In September, Colorado Recovery teamed up with the Colorado Therapeutic Riding Center (CTRC) in Longmont—the oldest therapeutic riding center in the Centennial State which has been operating since 1980.
Equine-assisted therapy incorporates horses into the therapeutic process, offering a valuable additional service to Colorado Recovery clients. People engage in activities such as riding, grooming, feeding, and leading a horse while being supervised by a mental health professional.
Carrie Wells has been organizing the equine therapy group for Colorado Recovery since the group started in late summer. Wells holds an MS in applied counseling psychology and has a broad range of experience including 12 years of working with community mental health specifically focused on working with adults in a transitional residence who struggled with persistent mental illness. Wells is also a trained equine therapist which makes her the perfect liaison with CTRC.
Excursions to the riding center usually take three hours out of the day and although Wells does not conduct the sessions herself, observing clients with the horses yields valuable feedback for her.
If the horse reacted in a certain way, she can ask the client how that made them feel. “Putting the halter on, is that something that resonate with you in your life,” she may inquire. “It’s the kind of thing that I may key into, based on my own training as an equine therapist.”
It’s a valuable experience for clients to be a little bit out of their comfort zone and out in nature. “Horses are mirrors to people and you can observe a whole lot of stuff when you are working with those animals,” explains Wells.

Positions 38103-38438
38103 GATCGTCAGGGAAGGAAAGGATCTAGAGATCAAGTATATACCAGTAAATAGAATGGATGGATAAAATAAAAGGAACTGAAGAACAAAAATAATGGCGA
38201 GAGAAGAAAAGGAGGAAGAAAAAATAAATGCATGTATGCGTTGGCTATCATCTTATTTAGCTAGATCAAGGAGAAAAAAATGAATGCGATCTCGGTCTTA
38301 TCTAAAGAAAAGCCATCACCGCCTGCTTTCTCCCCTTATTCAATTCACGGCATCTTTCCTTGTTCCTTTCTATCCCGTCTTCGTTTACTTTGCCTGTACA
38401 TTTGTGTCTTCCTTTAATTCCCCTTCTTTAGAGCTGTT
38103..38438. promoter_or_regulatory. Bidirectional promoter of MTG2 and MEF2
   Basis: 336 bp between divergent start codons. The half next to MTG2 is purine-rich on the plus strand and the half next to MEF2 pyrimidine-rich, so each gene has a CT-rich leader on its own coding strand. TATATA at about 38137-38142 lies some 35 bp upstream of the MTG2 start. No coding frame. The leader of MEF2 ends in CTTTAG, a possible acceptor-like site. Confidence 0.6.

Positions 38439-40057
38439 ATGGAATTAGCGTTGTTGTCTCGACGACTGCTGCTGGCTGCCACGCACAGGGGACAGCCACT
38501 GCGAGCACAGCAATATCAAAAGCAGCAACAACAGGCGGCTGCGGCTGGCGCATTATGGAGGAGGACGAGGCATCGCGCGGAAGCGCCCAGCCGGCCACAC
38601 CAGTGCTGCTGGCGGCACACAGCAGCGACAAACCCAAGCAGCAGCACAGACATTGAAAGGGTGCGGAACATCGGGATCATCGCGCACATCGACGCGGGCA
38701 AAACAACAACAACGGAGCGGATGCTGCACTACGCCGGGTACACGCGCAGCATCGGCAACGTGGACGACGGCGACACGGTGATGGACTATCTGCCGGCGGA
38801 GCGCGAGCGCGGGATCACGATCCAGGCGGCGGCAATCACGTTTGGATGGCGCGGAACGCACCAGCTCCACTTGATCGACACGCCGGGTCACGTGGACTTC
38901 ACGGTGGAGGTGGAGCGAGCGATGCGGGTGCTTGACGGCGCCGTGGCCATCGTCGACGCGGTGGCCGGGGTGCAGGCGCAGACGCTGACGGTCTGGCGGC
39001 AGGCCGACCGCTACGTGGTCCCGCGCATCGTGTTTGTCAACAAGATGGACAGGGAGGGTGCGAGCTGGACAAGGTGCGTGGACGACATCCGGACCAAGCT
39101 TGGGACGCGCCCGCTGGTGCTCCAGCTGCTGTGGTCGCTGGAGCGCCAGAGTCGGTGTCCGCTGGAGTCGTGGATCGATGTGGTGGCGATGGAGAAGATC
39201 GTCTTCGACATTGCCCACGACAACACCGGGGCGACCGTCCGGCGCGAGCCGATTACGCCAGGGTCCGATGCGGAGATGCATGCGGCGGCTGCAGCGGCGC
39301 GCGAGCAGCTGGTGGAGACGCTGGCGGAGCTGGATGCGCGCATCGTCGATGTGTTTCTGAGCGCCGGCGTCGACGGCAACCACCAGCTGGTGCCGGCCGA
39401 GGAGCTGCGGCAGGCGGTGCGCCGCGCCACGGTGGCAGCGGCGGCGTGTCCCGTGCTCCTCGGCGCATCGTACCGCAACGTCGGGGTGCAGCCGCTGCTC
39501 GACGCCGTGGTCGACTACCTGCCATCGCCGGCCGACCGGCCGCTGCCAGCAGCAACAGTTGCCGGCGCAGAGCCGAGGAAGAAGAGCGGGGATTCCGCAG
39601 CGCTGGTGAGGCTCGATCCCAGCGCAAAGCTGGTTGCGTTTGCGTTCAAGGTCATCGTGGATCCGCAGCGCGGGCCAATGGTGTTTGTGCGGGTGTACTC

On their first series of visits to CTRC in Longmont, Colorado Recovery clients got to watch the
herd and observe how the horses interact. Wells prompts her clients to decode the animals’ behavior: “Why do you think they are doing that?” she would ask them. “That’s always very interesting for the clients, to learn about the behavior of the horses. By the third visit, clients got to halter the horses, then learned how to groom a horse.”
Some clients are quickly at ease with all of these activities while others may take a little longer to get comfortable. “There’s a whole range of responses,” says Wells. “On later visits they got to lead the horses—we even created an obstacle course and led the horses through it.”
So far, there have only been a few occasions where people actually got to sit on a horse. Equine-assisted psychotherapy does not necessarily involve riding because the aim is to help clients learn about themselves and others, while processing or discussing feelings and behaviors. The goal is to help clients in social, emotional, cognitive, or behavioral ways.
Equine therapy has been a very successful addition to Colorado Recovery’s already broad offer. Our treatment program aims to empower adults with mental illness, and those who support them, with an unrelenting optimism for recovery, purposeful involvement in the community, and an enhanced sense of meaning in life.
Our treatment facility provides the services needed to address schizophrenia, bipolar disorder, and other serious mental illnesses which are specific to each individual. Call us at 720-218-4068 to discuss treatment options for you or the person you would like to help.